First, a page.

Crown Holdings (CCK) disclosed in its first-quarter 10-Q filing that it now expects to incur a loss related to a 2015 German investigation into anticompetitive pricing. German investigators have now handed over control of the case to the European Commission after finding evidence of wrongdoing. Crown’s shares have fallen more than 5% since the May 2 filing, in contrast to rival Ball’s (BLL) shares, which have remained steady. This reaction appears to overestimate the severity of the fine that we expect to be imposed on Crown, and we are maintaining our $59 fair value estimate. With the shares trading nearly 25% below our fair value estimate, we think long-term investors could take advantage of an attractive entry point in this narrow-moat company.
Our fair value estimate assumes a $25.3 million fine following a review of European cartel laws, applicable fines, and Crown’s disclosures to date. The case includes an investigation into German, U.K., and French operations, limited in scope to food cans. Based on Crown’s disclosures, the company turned over evidence of wrongdoing by German employees within six months of the investigation in 2015, and the case cites a duration of “several years.” In our base- and bull-case scenarios, we assume that only 2013-15 German revenue is exposed to fines by the European Commission. We also expect that Crown’s early cooperation will qualify the company for a 25%-40% fine reduction under the European Commission’s cartel leniency policy. Before leniency, the assessed sales penalty rate is 7% in our base case and 5% in our bull case.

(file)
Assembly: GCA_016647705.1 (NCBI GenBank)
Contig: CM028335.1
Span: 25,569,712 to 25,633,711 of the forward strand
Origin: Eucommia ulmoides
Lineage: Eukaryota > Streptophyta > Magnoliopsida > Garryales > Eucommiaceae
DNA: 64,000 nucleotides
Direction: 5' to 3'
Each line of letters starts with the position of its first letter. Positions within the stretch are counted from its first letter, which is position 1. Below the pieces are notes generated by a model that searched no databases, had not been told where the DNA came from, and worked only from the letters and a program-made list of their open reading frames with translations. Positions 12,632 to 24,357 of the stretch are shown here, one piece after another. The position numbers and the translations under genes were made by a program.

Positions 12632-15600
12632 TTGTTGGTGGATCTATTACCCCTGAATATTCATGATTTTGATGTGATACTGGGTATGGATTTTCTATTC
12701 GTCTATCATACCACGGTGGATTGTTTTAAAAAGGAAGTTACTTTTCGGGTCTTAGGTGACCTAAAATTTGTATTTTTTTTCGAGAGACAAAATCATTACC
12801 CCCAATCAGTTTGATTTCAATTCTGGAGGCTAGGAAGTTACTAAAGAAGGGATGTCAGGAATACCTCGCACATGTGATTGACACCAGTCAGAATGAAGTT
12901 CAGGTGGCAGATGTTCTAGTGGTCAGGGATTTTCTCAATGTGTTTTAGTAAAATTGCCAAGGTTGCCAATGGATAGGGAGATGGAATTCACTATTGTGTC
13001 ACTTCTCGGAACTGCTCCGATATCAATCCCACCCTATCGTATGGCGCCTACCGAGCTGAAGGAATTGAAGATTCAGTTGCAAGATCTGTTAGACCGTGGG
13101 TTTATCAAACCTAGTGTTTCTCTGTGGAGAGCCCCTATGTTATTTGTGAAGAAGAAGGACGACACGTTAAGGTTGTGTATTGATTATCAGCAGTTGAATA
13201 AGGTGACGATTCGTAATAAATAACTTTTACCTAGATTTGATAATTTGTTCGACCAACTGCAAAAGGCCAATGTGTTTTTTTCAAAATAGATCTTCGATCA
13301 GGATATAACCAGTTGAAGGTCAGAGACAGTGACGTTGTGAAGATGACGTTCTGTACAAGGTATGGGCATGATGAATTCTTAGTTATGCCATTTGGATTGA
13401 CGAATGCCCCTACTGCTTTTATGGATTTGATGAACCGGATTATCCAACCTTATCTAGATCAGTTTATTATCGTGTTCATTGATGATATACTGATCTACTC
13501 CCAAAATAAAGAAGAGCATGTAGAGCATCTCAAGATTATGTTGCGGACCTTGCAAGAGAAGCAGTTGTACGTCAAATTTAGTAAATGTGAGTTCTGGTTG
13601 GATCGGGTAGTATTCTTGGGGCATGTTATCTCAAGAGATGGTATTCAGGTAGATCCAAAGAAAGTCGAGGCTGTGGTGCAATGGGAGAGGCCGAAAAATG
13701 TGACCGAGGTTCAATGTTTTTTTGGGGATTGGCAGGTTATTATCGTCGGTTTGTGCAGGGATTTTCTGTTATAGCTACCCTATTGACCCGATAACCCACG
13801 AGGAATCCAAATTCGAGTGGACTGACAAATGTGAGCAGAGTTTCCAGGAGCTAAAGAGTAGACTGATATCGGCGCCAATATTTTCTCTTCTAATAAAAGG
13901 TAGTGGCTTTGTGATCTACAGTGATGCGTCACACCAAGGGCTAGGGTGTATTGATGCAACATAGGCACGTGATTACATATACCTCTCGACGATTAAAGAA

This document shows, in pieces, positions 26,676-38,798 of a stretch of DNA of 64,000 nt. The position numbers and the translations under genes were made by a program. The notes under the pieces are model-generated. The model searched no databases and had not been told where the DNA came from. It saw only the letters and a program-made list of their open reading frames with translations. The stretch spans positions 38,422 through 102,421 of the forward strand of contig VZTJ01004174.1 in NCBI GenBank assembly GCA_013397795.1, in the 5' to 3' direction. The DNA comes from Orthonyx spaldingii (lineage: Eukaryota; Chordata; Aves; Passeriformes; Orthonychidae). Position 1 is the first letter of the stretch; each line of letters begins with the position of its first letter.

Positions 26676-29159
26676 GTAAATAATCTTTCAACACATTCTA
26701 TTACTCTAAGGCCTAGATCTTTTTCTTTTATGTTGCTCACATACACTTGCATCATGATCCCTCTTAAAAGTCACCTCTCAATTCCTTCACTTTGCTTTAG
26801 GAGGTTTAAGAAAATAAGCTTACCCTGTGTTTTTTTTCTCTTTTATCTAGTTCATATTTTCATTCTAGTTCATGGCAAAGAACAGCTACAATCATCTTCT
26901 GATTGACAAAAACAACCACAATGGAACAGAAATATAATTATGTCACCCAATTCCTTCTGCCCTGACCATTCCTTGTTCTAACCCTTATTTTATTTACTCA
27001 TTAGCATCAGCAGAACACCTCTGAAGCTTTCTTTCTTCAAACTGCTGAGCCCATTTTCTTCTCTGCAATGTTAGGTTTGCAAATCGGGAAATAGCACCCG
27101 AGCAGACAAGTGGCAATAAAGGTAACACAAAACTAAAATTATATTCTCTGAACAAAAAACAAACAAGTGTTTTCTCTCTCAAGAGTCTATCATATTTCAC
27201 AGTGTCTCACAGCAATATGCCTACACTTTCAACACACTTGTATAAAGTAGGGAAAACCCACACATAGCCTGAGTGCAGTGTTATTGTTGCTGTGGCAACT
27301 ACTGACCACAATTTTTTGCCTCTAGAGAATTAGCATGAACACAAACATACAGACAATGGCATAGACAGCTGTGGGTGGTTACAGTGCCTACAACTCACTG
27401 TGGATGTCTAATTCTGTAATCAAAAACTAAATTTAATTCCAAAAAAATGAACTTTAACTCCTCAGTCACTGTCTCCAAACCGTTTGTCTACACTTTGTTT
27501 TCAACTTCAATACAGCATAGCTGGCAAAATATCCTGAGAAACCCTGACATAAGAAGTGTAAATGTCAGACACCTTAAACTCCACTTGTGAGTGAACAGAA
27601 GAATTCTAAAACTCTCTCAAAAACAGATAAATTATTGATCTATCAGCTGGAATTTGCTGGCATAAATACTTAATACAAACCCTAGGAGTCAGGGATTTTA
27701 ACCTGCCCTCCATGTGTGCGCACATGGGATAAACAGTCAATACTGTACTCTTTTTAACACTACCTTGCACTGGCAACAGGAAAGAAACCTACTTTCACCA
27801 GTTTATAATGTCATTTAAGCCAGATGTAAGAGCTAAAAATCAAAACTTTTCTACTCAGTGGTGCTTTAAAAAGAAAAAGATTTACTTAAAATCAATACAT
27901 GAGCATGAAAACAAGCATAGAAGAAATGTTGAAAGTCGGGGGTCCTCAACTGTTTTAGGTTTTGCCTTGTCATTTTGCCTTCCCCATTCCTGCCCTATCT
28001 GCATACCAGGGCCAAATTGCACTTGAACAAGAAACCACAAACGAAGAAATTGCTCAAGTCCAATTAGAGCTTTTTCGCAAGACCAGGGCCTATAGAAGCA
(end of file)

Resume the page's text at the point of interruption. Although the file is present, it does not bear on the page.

In our bear case, we assume a $429 million fine as Crown is fined on sales in the United Kingdom and France in addition to Germany. We also assume Crown underreported the wrongdoing and regulators assess an optional 15%-25% entry fee penalty--an additional tool to punish anticompetitive cartels. The penalty rate in this scenario rises to the maximum 10% of affected sales and leniency is considerably reduced.
Emerging-Market Exposure Should Boost Growth
Crown is the world’s second-largest producer of aluminum beverage cans and is a large producer of steel food cans. Used primarily for carbonated soft drinks and beer, beverage cans are a slow-growth industry, but one with favorable competitive dynamics for incumbents. The merger of the industry’s former number-one and -two players, Rexam and Ball, has not materially altered the industry’s competitive landscape.